Over a century after Harvey Cushing significantly contributed to modern neurosurgery, the clinical outcome of, e.g., glioblastoma, has not changed very much. With Gazi Yasargil, half a century ago, neurosurgery improved again, but there now seems to be only limited room left for improvement of highly skilled neurosurgeons, perhaps continuing to develop or modify their own instruments for sophisticated neuroanatomic findings [97] or for automated support from special microscopes. In addition, improving diagnostic imaging, e.g., MRI with increasingly stronger magnets, usually ranging from 1.5 T to 3 T, but rarely to 7 T and more, may allow much higher resolution and more applications. However, a leap forward appears to be a possibility with the liquid biopsy of brain tumors in combination with developing immune therapies. It hopefully may not take another century to clearly improve the clinical outcome of the most severe cases of brain tumors.

4. Conclusions

Over the following years, we expect clinical studies to present data on the different approaches in liquid biopsy that will provide the best value for patients with primary brain tumors. Most likely, personalized genetic profiling of a tumor from an initial tissue biopsy will indicate several possible markers to choose from for later use in liquid biopsy to monitor the treatment response. Such genetic markers show already close to 100% specificity [41,42,43,45]. The big challenge for integrating liquid biopsy into clinical routine will be to evaluate reliable standards and to increase the rather low and variable sensitivity from often only around 10–60% [40,44,45]. Sample volumes, technology improvement, and application of artificial intelligence will have to be optimized to increase the lower sensitivity. CSF samples appear to be often better than blood samples; however, with an improvement of technology, both approaches can be valuable. Urine samples may offer a potential for diagnostic screening of brain tumors with detecting panels of miRNA; however, since primary brain tumors are not common and treatment options are limited, diagnostic screenings may not come within the next decade. The authors are optimistic that liquid biopsy will improve the monitoring of disease and response to treatment in patients with brain tumors.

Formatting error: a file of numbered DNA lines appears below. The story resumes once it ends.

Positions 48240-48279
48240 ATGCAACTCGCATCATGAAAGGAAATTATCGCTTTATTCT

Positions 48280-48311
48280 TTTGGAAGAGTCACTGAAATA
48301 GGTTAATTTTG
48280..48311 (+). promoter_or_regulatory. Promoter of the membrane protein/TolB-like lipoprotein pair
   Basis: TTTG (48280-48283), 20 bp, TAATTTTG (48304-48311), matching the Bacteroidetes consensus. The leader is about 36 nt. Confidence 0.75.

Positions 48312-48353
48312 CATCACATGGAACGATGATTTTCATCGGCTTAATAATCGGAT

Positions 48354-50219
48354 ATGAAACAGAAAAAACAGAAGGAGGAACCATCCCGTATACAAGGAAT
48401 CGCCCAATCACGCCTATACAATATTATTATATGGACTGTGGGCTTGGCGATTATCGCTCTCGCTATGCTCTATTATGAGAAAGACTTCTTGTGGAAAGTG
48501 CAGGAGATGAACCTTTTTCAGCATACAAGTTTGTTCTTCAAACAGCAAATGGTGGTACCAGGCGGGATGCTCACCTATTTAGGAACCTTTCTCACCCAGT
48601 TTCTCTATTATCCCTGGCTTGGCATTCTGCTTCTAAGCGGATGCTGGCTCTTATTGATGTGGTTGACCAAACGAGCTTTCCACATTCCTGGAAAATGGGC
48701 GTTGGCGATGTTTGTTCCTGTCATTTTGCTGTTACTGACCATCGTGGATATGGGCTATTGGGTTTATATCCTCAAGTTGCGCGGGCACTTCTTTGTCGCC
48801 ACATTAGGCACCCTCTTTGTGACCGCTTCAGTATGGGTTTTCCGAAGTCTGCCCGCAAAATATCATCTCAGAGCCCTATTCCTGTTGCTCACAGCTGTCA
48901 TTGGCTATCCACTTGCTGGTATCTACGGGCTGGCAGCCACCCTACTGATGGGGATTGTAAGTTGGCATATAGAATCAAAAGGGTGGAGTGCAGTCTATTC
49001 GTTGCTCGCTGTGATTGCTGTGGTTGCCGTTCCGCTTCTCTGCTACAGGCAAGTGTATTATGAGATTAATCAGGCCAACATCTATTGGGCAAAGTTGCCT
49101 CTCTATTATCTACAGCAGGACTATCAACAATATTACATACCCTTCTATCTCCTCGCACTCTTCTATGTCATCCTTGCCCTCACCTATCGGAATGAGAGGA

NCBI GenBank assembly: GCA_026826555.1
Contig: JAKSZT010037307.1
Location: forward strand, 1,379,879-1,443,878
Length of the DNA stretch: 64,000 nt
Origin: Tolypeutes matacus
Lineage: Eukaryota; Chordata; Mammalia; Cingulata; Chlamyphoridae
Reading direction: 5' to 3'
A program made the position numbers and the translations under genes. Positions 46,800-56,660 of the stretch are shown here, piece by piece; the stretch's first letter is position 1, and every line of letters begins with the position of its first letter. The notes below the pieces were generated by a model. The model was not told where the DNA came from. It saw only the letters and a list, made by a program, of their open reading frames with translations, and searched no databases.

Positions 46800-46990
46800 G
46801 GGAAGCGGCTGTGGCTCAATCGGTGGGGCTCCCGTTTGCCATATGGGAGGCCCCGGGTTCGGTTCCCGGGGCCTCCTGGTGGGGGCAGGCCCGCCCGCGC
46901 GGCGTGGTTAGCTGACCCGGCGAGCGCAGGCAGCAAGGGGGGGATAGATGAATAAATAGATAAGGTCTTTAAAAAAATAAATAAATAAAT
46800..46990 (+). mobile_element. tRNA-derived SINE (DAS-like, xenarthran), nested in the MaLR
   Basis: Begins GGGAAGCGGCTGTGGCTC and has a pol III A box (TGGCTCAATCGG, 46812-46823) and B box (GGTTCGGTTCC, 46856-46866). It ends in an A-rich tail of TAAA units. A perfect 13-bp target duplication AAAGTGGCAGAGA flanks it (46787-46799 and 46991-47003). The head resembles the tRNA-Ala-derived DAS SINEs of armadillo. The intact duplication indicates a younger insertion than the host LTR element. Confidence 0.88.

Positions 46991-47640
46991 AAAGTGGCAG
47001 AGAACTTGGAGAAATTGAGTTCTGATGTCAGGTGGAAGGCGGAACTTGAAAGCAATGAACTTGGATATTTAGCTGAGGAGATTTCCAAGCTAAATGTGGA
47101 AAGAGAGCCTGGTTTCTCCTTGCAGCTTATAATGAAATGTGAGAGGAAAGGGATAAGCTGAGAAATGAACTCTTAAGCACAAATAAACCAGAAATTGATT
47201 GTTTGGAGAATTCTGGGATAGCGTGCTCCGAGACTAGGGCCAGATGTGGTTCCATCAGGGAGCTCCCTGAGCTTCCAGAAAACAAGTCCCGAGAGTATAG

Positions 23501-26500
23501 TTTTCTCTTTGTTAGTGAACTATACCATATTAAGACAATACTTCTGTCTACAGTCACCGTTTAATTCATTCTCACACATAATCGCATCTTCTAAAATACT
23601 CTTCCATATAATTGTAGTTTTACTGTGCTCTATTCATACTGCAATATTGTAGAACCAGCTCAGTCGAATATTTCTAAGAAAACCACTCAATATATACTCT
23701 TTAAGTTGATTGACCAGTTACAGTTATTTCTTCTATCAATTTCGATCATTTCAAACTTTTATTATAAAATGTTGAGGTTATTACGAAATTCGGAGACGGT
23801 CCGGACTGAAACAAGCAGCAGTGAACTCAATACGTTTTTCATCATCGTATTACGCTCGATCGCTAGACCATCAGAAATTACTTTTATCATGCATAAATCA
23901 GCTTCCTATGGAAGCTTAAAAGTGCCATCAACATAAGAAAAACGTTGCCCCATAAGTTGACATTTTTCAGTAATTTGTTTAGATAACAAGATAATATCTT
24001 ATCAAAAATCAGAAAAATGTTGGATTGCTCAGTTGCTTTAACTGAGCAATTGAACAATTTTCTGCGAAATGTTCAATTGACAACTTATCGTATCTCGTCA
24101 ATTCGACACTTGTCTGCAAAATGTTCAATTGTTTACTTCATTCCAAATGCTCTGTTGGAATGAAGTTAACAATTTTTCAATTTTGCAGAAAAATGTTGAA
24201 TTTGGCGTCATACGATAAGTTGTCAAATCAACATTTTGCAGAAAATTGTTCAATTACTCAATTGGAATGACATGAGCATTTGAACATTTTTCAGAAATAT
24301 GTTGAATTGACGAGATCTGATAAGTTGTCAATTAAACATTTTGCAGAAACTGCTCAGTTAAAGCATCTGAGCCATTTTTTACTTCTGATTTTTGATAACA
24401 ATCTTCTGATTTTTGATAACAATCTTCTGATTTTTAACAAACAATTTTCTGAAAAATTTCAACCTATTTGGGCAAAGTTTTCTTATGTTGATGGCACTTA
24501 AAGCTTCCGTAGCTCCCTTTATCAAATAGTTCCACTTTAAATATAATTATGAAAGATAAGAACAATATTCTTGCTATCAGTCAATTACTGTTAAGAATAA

Author Contributions

Writing—review and editing, R.H.E. and M.S.; visualization, R.H.E. and M.S. All authors have read and agreed to the published version of the manuscript.


This research received no external funding.


Reading of the manuscript by Lisa Ebert and Herbert Radner is gratefully acknowledged.

Conflicts of Interest

The authors declare no conflict of interest.